When a structural member is subjected to a compressive axial force, it's referred
as a compression member or a column. Compression members are found as columns in
buildings, piers in bridges, top chords of trusses. They transmit weight of
an object above it to a lower one. During this transmission, they are
compressed.

If a long slender bar is loaded, it will bend and buckle before it
yields. Due
to the sudden nature of the buckling, special attention is needed during design. This failure mode is different from the yield or fatigue and
named as instability.

Compression members are classified according to slenderness ratio and loading
type (central or eccentric loading) and analyze methods for each category is different.
Columns categorization, formulas for the determination of critical loads for different categories and loading types can be summarized as follows;

According to design requirements, different end conditions such as fixed,
guided, pinned and free end can be used in compression members. Effect of
end conditions shall be taken into account for the determination of critical loads
for compression member.

The compression member calculation tool was developed to analyze compression members (columns).
The calculation tool finds category of the compression member according to
input parameters entered and uses relevant formula for the solution. Sample
examples for two different categories are given in "Examples" section of this
page to show the usage of calculation tool.
The formulas used for the calculations are given in the "List of Equations"
section.

Allowable stress: If a calculated maximum stress of a member for the expected service conditions is less than
a certain value and if this certain value has a proper margin against failure stress, then this value is called allowable stress. The allowable stress shall be
less than failure stress with some margin because of uncertainty of the conditions of service, nonuniformity of material, and inaccuracy of stress analysis.
In other words, allowable stress is a maximum load which can be safely placed on a structure.

Buckling:
Sudden failure of a structural member subjected to compressive stress, where the compressive stress at the point of failure is less than the
ultimate compressive strength of the material. The failure is due to the instability of the structure.

Failure stress: Loss of function stress for the design. Yield strength, proof strength,
ultimate tensile strength, critical load for instability (buckling) can be selected for failure stress but this selection depends design,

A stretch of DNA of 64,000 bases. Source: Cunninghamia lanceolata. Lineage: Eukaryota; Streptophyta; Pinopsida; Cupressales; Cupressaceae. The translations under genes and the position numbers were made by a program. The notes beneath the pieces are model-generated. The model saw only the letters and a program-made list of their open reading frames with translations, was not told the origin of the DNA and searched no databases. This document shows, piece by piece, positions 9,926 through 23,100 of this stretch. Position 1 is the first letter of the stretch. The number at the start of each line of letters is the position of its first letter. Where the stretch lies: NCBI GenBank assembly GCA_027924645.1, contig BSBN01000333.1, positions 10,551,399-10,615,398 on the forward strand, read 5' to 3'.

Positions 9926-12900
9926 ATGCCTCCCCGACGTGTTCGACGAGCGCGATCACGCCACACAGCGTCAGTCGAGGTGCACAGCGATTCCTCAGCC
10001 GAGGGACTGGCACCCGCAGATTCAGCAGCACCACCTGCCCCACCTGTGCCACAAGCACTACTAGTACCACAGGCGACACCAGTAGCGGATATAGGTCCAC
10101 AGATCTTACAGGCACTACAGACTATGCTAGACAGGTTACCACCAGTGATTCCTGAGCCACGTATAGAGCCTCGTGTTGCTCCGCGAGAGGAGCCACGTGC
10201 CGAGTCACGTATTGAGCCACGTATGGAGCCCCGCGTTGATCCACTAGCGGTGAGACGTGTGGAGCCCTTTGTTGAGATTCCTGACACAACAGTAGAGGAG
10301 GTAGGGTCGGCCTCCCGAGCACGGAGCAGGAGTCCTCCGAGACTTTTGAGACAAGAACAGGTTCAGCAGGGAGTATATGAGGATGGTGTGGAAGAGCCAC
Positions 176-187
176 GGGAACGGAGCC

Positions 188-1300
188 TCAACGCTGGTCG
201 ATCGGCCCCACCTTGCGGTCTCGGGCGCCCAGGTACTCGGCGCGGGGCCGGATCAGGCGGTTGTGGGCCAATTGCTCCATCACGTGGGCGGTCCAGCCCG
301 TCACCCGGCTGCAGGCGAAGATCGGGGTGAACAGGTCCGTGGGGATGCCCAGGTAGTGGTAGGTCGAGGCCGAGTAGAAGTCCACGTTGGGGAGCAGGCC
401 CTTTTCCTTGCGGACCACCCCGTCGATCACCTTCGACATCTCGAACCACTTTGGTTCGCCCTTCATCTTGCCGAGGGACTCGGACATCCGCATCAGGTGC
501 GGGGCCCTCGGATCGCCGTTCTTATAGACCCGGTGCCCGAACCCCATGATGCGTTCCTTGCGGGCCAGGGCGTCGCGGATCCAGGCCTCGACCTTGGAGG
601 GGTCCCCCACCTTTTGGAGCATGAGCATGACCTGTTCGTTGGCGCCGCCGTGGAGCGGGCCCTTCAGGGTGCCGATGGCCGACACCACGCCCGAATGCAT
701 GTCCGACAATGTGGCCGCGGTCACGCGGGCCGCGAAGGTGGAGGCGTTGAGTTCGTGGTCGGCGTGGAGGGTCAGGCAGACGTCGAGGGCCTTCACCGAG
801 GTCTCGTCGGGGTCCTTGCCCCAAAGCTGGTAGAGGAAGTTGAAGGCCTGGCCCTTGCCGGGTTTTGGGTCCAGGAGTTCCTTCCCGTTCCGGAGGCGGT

material in use and type of analysis that will performed.

Design factor (nd):The ratio of failure stress to allowable stress. The design factor is what the item is required
to withstand .The design factor is defined for an application (generally provided in advance and often set by regulatory code or policy) and
is not an actual calculation.

Eccentricity: If a load act on a member with some offset to the centroid of a member, it’s called eccentric
loading. The perpendicular distance from the line of action of the load to either principal central axis is the eccentricity with respect to that axis.

Effective length : The effective length of a column is the distance between successive points which has zero
moment.

Effective slenderness ratio: The ratio of effective length of column to the radius of gyration both with respect
to the same axis of bending. The ratio is used as a means of assessing the stability of the element. Higher slenderness ratio results lower failure loads.

Factor of Safety (Safety Factor):
The ratio of failure stress to actual/expected stress. The difference between the factor of safety (safety factor) and design factor is:
The factor of safety gives the safety margin of designed part against failure. The design factor gives the requirement value for the design.
Safety factor shall be greater than or equal to design factor.

Modulus of elasticity (Young’s
modulus): The rate of change of unit tensile or compressive stress with respect to unit tensile or compressive strain for the condition of
uniaxial stress within the proportional limit. Typical values: Aluminum: 69 GPa, Steel: 200GPa.

Neutral axis: The line of zero
fiber stress in any given section of a member subject to bending; it is the line
formed by the intersection of the neutral surface and the section.

Neutral surface: The
longitudinal surface of zero fiber stress in a member subject to bending, it
contains the neutral axis of every section.

Proportional Limit: The largest value of stress up to which a linear relation still exist between
stress and strain (Hooke’s Law).

Radius of Gyration (Area): The distance from an axis at which the area of a body may be assumed
to be concentrated and the second moment area of this configuration equal to the second moment area of the actual body about the same axis.

Stability: The structure's ability to support a given load without experiencing
a sudden change in its configuration.

Yield strength: The stress at which a material exhibits a specified permanent deformation or set.
Example: Al6061-T6: 145 MPa